Our Warriors Who Inspire Us

Ryley Kemp






January 17, 2022


May 17th is DIPG / DMG Awareness Day!

A day that is starting to get recognised globally, and a day that us parents who’s child has suffered with (or is suffering from) DIPG/DMG would give their own lives to not be a part of! It is so significant to raise awareness of this terrible disease that has claimed the lives of so many beautiful children.

In the past year alone, DIPG/DMG has claimed the lives of Zoe, Piper, Lucy, Ruby, Ryley, Alex, and Ivy. These are just immediate families we know in our small Aussie group. There are of course other beautiful families that are currently in this fight all over Australia, all over the world, knowing eventually the fate of their children. It is truely heart breaking for these families.

They say DIPG/DMG is rare. But when you speak with these families EVERY SINGLE DAY about their PAIN and SUFFERING, I can assure you it does not feel like this disease is rare or uncommon!


After 5 heartbreaking years and 10 full rounds of IVF our beautiful son came into this world at the end of 2014.
Our dream came true. A healthy boy. As the years passed he was generally a well child, perhaps slightly behind in all the milestones, but nothing alarming. It all came to him in his own time. I look back at photos now, or remember moments in time and truly hate myself. How did I not see it. I am his mother, what was wrong with me.

No one can tell us when it would have started growing. Doctors suggest 6 months before he was diagnosed, but I believe it had been much earlier. I guess when you have a generally healthy child, life is busy, and you just say to yourself, he is just being silly, he is just pulling a funny face, he is being lazy, he is tired - it’s been a big week, big weekend, big term, big year. Never did I think he had a tumour growing on his brain stem.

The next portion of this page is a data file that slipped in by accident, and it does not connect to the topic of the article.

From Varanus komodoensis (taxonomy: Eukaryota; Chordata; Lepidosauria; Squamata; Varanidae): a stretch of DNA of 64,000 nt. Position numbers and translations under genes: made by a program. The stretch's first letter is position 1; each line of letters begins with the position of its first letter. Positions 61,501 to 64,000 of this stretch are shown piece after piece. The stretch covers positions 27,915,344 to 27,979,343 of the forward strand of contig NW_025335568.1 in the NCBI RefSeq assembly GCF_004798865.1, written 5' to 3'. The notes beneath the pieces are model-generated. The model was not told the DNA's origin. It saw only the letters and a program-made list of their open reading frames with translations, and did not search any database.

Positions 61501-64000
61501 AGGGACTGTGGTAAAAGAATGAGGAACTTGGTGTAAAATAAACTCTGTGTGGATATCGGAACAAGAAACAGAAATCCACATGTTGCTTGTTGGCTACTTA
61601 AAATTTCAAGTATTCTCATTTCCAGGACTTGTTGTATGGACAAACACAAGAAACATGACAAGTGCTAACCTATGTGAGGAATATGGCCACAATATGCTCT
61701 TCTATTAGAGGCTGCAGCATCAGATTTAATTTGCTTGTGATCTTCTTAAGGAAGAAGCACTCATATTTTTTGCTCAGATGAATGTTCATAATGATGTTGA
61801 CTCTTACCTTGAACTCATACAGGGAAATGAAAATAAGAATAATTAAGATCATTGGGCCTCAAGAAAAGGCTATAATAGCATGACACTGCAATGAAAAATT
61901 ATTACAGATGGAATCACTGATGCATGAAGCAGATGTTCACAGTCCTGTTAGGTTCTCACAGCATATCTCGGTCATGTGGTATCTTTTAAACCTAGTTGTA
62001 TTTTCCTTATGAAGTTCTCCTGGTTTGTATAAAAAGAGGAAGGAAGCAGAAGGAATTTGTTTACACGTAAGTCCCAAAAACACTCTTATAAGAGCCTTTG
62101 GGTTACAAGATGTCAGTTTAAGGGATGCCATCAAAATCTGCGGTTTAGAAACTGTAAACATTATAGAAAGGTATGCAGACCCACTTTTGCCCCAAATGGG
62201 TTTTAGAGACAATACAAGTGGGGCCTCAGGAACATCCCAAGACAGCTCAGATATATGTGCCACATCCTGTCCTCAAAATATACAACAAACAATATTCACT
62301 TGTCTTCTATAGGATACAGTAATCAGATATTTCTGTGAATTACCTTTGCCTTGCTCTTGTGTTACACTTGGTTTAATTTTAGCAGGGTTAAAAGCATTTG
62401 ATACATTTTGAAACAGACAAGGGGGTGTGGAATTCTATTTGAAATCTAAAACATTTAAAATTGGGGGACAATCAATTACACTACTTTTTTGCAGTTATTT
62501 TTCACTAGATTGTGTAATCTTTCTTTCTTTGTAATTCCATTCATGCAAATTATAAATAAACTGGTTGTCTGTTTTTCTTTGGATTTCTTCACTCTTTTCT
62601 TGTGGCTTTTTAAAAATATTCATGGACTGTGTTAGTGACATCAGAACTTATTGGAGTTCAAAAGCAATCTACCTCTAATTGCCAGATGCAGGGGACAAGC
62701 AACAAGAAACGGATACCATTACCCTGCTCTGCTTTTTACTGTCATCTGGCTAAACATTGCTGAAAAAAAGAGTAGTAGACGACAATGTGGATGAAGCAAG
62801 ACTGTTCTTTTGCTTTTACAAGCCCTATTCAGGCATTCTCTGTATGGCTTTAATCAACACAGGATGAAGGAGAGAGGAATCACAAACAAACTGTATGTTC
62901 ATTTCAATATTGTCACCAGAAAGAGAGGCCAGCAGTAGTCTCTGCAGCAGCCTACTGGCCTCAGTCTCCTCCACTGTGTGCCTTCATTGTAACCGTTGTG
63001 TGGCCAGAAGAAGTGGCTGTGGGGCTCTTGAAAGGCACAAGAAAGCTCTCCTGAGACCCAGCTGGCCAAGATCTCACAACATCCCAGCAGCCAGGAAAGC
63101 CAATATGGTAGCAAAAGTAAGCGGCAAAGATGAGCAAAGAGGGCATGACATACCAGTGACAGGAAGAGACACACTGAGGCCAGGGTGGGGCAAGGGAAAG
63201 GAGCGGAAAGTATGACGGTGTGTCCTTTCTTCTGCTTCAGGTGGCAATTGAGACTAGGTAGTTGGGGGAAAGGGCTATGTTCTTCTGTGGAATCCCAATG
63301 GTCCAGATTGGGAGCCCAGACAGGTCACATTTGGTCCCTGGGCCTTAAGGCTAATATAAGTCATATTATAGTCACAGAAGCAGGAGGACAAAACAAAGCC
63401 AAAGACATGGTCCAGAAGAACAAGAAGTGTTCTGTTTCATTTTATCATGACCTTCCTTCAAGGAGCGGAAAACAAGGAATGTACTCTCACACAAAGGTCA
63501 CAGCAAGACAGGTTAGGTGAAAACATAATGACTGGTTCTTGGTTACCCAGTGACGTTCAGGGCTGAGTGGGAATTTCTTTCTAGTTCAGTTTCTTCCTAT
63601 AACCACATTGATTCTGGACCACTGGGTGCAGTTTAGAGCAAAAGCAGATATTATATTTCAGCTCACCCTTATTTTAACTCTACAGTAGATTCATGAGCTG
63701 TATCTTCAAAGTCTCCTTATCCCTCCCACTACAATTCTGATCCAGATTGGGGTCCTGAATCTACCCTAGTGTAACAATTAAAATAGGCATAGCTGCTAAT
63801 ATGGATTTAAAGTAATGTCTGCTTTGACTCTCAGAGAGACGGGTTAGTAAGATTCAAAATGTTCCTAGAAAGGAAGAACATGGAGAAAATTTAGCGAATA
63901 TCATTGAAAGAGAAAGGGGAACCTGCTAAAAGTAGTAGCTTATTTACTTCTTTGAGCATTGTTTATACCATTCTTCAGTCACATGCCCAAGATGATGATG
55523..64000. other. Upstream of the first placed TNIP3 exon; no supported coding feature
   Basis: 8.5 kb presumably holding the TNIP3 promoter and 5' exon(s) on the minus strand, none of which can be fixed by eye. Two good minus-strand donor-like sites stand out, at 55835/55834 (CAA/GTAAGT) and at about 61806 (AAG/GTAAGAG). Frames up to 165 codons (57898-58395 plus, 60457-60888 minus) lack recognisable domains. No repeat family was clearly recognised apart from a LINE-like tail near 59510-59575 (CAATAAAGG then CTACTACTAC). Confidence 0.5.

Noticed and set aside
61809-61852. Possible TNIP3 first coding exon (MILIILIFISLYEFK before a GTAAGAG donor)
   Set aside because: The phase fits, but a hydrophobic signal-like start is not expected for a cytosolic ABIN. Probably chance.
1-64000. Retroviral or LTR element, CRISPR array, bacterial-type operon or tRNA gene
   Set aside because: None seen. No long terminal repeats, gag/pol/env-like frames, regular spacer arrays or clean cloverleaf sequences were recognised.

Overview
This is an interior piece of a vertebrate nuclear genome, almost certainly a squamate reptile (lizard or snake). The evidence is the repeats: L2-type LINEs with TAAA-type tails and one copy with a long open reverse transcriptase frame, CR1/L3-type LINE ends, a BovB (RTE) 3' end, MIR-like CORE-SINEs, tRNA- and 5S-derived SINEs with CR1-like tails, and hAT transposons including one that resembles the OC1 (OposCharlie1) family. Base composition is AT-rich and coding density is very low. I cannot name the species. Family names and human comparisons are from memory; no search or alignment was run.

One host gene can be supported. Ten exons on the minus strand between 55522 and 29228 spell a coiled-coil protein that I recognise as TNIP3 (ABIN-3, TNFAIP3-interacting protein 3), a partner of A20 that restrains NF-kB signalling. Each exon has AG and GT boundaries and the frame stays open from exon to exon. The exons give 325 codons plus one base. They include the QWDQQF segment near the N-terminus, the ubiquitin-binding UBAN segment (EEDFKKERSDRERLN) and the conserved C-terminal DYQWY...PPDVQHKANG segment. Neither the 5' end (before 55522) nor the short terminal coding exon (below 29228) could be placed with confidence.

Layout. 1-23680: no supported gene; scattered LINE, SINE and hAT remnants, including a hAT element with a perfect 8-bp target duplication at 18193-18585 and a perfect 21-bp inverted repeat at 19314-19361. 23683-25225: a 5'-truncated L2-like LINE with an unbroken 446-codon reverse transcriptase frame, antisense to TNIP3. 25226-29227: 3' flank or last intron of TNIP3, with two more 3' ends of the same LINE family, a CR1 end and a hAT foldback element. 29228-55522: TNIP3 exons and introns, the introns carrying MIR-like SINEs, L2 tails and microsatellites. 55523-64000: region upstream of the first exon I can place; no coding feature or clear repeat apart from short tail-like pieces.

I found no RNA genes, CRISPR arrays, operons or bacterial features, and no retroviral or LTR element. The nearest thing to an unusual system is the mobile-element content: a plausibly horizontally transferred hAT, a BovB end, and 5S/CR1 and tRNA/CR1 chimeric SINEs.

At the end on 2021, his year 1 teacher mentioned that he had not done that well in his last term report card. She was not too alarmed, she knew he knew the work, as she had seen him capable of doing it in class, but just didn’t apply himself in the final markings. I knew he could do it too. We always did his homework, did numbers, did reading, so we put it down to him being quiet, shy and too reserved to ask for help. Terry and I decided after Xmas holidays I would drop back a days work, to help him with his school work and be there more for him.

Over the weeks leading up to Xmas he mentioned a few times of having headaches. They seemed to settle with Panadol, but it worried me. He just didn’t seem himself. I had him booked into see the GP on the 23rd of Dec in the afternoon. I was working, but was going to rush out for an hour to take him. He fell asleep on the lounge, I didn’t want to wake him, and I was busy with work. I said to myself I’ll book him back in after Chrissy.

I look back at Christmas Day, it was normal. We woke, opened pressies, had pancakes for breakfast. Ryley received a trampoline from Santa, but didn’t even want to go on it. He just wanted to go back to sleep, which he did for a few hours. We just put it down to him having a few big days, staying up late the night before. But seriously, what kid goes back to sleep on Xmas morning. Why did I not see this as an obvious sign! 🥹